4. Neater Separation of Concerns
So you have a relational model that serves well the persistence needs of the application. Where would you put the business logic and application logic? In general, application logic is the implementation of use-cases offered by the user interface. Business logic is the logic of the entities in the business domain—orders, invoices, customers and any other more sophisticated entities you may have. Using an object model is really powerful if you have business logic in the model and use Entity Framework to persist the model. Otherwise, it's just using Entity Framework instead of ADO.NET and plain SQL. As mentioned, using Entity Framework as a replacement of SQL is still beneficial in terms of expressivity, but in doing so you lose a lot of potential along the way.
Modeling the business domain through objects leads to a much neater separation of concerns. The implementation of use-cases belongs to the application layer and is directly invoked from the user interface. Application layer orchestrates business logic through classes in the model and related services. Finally, no class in the model is really concerned about persistence as this is the realm of yet another layer of code—the persistence layer made of repository classes—that just use Entity Framework (or another O/RM framework) to save and read back classes.
5. Code-First as the Final Step
Entity Framework development can happen in either of two ways: (1) building an object model from an existing database; or (2) building a database from a newly created object model. This latter approach is known as Code-First. A Code-First model is centered on a class that inherits from DbContext, as in Listing 1.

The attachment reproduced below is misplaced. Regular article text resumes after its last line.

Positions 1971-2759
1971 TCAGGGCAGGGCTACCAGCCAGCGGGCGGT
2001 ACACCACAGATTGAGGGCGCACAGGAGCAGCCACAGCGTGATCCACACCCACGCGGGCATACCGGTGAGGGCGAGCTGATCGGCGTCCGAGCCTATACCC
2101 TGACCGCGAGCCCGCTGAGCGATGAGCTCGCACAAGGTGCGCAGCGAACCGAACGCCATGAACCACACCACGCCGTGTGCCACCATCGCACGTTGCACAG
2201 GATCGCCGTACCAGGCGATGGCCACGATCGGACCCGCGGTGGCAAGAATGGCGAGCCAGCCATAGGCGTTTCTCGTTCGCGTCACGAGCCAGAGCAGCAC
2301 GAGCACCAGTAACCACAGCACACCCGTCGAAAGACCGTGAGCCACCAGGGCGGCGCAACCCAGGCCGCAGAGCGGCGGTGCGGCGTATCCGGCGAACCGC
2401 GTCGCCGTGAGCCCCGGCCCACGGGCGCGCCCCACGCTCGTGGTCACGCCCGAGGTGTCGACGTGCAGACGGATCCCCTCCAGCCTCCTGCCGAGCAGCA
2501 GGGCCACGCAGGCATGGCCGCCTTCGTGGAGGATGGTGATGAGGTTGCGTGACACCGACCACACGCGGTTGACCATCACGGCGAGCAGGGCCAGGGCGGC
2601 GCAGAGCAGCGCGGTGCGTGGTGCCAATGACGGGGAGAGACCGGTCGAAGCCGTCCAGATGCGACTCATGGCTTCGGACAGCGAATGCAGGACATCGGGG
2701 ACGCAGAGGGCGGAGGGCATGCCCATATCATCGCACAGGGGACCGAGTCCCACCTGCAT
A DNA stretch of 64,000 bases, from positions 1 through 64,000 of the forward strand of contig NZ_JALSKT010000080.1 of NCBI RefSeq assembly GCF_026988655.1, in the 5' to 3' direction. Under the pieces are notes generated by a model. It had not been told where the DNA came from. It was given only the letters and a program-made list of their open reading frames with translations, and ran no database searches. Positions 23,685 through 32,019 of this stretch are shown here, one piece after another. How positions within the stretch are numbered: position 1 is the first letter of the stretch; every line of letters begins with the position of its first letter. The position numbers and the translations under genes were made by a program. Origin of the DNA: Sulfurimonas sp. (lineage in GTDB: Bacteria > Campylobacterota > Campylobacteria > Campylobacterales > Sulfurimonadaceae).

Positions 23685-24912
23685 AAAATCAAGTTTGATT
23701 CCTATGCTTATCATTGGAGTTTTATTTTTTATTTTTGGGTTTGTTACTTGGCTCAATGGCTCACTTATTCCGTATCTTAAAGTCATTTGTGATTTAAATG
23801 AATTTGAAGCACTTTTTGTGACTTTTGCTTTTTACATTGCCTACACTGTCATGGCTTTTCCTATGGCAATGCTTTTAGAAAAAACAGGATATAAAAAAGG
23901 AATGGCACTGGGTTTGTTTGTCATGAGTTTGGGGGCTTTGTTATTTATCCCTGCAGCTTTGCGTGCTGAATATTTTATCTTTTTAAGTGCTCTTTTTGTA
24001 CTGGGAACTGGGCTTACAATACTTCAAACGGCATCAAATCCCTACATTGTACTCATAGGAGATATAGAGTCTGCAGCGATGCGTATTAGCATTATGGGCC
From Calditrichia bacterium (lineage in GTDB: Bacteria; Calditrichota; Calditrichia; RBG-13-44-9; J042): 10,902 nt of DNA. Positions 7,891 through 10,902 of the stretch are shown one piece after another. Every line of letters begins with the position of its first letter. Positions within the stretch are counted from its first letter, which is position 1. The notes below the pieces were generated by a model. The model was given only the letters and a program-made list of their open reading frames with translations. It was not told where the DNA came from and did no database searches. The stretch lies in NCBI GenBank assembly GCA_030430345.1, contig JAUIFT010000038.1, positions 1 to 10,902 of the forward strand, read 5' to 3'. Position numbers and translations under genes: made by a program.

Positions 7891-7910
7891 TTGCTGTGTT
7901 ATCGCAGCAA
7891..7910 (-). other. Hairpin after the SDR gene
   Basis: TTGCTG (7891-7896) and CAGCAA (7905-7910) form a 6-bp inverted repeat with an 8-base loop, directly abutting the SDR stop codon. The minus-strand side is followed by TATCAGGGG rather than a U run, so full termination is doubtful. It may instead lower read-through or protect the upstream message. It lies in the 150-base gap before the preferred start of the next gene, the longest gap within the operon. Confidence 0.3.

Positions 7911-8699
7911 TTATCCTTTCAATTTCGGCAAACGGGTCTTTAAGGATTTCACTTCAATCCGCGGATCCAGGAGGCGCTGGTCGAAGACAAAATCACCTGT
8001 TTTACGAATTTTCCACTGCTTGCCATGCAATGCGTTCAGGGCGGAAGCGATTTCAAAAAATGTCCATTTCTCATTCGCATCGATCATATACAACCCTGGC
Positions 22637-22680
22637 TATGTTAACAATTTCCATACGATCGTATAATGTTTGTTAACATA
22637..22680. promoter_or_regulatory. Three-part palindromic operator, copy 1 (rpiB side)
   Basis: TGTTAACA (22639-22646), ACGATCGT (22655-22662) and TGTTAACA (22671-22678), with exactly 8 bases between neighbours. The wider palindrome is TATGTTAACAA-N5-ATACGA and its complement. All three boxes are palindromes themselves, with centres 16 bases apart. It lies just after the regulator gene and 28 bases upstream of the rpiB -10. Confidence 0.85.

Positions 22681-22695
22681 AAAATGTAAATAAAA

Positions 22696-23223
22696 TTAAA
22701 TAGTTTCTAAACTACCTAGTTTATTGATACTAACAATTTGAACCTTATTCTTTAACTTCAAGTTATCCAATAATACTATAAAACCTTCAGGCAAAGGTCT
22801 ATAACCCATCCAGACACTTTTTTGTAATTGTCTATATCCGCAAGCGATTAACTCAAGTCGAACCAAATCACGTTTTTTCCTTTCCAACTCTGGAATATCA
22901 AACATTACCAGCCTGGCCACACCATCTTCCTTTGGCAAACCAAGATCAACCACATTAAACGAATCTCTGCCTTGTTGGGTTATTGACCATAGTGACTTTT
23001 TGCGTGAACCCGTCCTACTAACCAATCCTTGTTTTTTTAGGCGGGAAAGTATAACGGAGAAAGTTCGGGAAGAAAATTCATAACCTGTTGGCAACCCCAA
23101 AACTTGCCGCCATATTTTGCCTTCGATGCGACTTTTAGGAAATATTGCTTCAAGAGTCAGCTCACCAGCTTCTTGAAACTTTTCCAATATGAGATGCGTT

public MyDatabase() : base("your-connectiong-string-entry")
Products = base.Set
Customers = base.Set
Orders = base.Set
protected override void OnModelCreating(DbModelBuilder modelBuilder)
The string passed to the constructor is the name of the database or the name of an entry in the configuration file indicating where to read details about the connection string and the data provider. The root class—MyDatabase in the example—has three collections that will map to tables: orders, customers and products. All you do is define Order, Customer and Product classes with properties and methods that try to explain how those objects behave in the business domain. The OnModelCreating method defines settings for the framework to create the actual database behind the model. Here’s an example that sets up a couple of columns in the Orders table.
.HasKey(o => o.OrderId)
.Property(o => o.OrderDate).IsRequired()
.Property(o => o.Description).HasMaxLength(100);
The OrderId property is going to be the primary key; the OrderDate property is a required column and Description column is not allowed more than 100 characters. In addition, Order has a one-to-many relationship to OrderDetails.
In the end, the purpose of Code-First is putting code on top of everything: You design your object model and Entity Framework takes care of the underlying database as well as persistence. Code-First is the final step on the way using Entity Framework in place of raw SQL and ADO.NET code.
A common objection to widespread use of Entity Framework for data access code is that all you need is CRUD. And when all you need is CRUD, plain SQL and, maybe stored procedures, is more than fine. In this article, I just tried to explain one key point: Moving away from a database-first mentality mostly means raising the abstraction level. It doesn’t mean forgetting core principles.
If you learn about DDD, you find out about "aggregates" and may find it obscure to identify them in a model. But then, aggregates are to objects the same that root tables are to relational databases. If OrderDetails depends on Orders, then you have an aggregate,and Orders is the root. It’s a different way of modeling, but it’s the same principles. Similarly, stored procedures existed for years to store small pieces of business logic related to database tables. Method in the domain model objects play exactly the same role. Using Entity Framework for a CRUD is just the first step towards using higher-level tools suitable for more complex application scenarios.